Skip to main navigation Skip to main content
The University of Southampton
Institute of Criminal Justice Research

Can decency survive in our prisons?

Published: 17 March 2014

The Institute of Criminal Justice Research (ICJR) hosted a public lecture on the relevance of the Prison Service’s ‘decency agenda’. Eoin McLennan-Murray, the President of the Prison Governors’ Association argued that the growth in ‘managerialism’, the performance and audit culture, management restructuring and political initiatives are having an impact.

The decency agenda came from the findings of the 1991 Woolf Inquiry into the Strangeways Riot and other disturbances. In part Lord Woolf’s report attributed the worst prison riot in British history to ‘wholly unacceptable and inhumane conditions’ and ‘arbitrary and oppressive staff behaviour’.

Eoin served in ten prison establishments, twice as Governing Governor, as well as spending four years in Prison Service Headquarters where he was Staff Officer to the Director General and then the manager responsible for development and national roll out of the accredited cognitive skills and sex offender programmes. He was elected as President of the Prison Governor’s Association in 2010 and continues this role while governor of HMP Coldingley.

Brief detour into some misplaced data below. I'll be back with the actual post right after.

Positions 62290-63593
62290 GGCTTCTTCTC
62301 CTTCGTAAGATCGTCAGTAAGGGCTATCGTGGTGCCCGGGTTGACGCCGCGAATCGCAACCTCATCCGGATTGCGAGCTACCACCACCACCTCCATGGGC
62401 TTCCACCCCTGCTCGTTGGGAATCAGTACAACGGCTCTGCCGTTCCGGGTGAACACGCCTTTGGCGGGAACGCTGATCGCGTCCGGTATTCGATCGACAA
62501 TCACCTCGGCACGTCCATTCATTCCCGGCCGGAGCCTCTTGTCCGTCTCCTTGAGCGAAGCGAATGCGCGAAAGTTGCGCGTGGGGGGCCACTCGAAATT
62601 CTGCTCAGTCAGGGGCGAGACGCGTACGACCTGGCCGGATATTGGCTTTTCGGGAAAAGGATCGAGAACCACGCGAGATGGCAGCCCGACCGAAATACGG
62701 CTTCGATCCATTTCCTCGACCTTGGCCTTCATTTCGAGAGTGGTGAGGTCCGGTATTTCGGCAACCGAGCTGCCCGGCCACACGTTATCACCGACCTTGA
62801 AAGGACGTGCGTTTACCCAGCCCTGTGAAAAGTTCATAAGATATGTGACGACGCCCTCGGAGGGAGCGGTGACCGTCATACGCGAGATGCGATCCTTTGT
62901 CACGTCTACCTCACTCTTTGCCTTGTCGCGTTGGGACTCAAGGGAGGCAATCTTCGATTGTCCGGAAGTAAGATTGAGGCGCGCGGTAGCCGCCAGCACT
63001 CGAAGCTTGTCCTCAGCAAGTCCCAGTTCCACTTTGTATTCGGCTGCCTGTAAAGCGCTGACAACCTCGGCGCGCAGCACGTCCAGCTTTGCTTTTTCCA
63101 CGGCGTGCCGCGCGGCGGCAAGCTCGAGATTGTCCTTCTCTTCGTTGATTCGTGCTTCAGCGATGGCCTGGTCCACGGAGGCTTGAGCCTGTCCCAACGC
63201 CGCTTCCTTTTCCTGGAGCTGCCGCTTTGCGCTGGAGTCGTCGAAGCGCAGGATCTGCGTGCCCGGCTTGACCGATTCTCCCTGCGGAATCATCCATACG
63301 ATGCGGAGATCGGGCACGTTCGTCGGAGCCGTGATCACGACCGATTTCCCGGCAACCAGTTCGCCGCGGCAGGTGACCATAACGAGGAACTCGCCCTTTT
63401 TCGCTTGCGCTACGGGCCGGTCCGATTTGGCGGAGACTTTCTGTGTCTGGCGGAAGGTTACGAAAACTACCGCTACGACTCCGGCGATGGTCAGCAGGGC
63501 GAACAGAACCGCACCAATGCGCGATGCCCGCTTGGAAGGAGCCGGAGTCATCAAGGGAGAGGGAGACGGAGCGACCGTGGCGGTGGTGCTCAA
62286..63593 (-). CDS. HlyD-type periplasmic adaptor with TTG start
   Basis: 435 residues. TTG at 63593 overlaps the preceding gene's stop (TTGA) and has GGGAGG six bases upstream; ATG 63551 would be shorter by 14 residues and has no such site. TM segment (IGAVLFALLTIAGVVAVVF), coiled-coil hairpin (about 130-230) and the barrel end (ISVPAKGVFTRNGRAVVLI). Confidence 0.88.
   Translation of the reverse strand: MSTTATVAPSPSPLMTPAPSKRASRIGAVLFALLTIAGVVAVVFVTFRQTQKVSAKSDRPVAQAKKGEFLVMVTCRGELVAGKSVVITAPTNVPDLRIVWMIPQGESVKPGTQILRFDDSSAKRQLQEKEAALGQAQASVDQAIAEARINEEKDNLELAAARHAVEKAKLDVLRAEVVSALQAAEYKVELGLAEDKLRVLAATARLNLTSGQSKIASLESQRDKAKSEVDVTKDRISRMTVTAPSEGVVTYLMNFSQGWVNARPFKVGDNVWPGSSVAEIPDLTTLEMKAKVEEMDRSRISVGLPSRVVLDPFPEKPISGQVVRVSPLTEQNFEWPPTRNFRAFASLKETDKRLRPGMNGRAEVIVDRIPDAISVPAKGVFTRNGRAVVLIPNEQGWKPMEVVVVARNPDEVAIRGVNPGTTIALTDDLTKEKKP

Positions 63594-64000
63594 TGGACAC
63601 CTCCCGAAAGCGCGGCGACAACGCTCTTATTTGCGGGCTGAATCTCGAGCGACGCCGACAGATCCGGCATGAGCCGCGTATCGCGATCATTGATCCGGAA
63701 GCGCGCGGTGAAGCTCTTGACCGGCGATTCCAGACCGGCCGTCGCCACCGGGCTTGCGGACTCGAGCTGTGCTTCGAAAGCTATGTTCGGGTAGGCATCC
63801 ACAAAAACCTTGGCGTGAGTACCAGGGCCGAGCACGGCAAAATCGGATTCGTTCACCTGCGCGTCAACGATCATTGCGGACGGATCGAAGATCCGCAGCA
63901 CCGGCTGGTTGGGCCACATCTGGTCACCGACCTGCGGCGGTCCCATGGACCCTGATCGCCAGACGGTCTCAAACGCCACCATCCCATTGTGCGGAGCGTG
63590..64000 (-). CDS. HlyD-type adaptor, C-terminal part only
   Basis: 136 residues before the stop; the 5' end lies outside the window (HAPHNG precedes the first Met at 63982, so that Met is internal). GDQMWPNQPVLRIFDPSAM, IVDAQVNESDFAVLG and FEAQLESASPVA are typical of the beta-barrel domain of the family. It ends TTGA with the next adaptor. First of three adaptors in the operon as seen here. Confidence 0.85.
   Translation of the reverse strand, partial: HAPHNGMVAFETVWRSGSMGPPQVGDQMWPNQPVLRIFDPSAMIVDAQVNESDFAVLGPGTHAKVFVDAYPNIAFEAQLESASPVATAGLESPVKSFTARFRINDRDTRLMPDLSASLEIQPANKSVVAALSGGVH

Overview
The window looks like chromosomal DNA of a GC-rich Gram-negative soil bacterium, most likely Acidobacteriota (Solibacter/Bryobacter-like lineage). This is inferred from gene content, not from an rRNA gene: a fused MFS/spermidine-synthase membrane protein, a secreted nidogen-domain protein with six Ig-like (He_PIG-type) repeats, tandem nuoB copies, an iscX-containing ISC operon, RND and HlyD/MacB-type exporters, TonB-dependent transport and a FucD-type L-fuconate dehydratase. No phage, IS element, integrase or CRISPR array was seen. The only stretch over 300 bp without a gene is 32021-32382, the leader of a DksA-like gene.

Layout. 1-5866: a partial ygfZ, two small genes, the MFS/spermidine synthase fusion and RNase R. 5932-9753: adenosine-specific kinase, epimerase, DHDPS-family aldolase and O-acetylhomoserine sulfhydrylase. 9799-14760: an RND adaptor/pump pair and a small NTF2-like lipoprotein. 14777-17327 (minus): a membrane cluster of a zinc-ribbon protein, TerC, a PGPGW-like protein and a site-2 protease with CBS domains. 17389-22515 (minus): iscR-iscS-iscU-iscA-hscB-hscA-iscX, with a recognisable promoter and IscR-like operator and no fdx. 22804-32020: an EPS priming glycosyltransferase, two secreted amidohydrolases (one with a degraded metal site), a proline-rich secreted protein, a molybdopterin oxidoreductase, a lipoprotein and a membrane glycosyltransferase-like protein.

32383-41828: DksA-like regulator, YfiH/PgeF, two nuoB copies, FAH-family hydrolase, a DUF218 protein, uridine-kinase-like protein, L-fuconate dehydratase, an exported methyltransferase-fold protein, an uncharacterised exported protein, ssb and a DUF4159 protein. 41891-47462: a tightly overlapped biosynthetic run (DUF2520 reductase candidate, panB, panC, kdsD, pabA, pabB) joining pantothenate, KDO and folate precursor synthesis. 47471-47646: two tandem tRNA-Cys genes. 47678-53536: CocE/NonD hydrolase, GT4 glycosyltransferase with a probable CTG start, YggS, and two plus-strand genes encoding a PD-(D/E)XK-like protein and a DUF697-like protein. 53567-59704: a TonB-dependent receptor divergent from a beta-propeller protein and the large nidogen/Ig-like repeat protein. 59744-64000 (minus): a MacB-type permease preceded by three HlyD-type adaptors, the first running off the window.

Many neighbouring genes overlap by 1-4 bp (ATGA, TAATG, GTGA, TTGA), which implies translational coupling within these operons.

Professor Jenny Fleming from Criminology and Phil Palmer from Law are co-directors of ICJR. “One of our core aims is to examine the relationship between criminal justice research and practice from an interdisciplinary perspective,” says Jenny. “These public lectures are also a great way to bring practitioners, students and academics together”. “Eoin gave us much food for thought.” Phil adds: “As our speaker has personal knowledge of the prison system, listening to his perspective on the development of the decency agenda was of great interest. His observations could also be extended to other arms of the criminal justice system.”

The ICJR is led by both Social Sciences and Law at the University of Southampton. It was originally founded in the Law School in 1986 by Professor Andrew Rutherford, now Emeritus Professor of Law and Criminal Policy.

Privacy Settings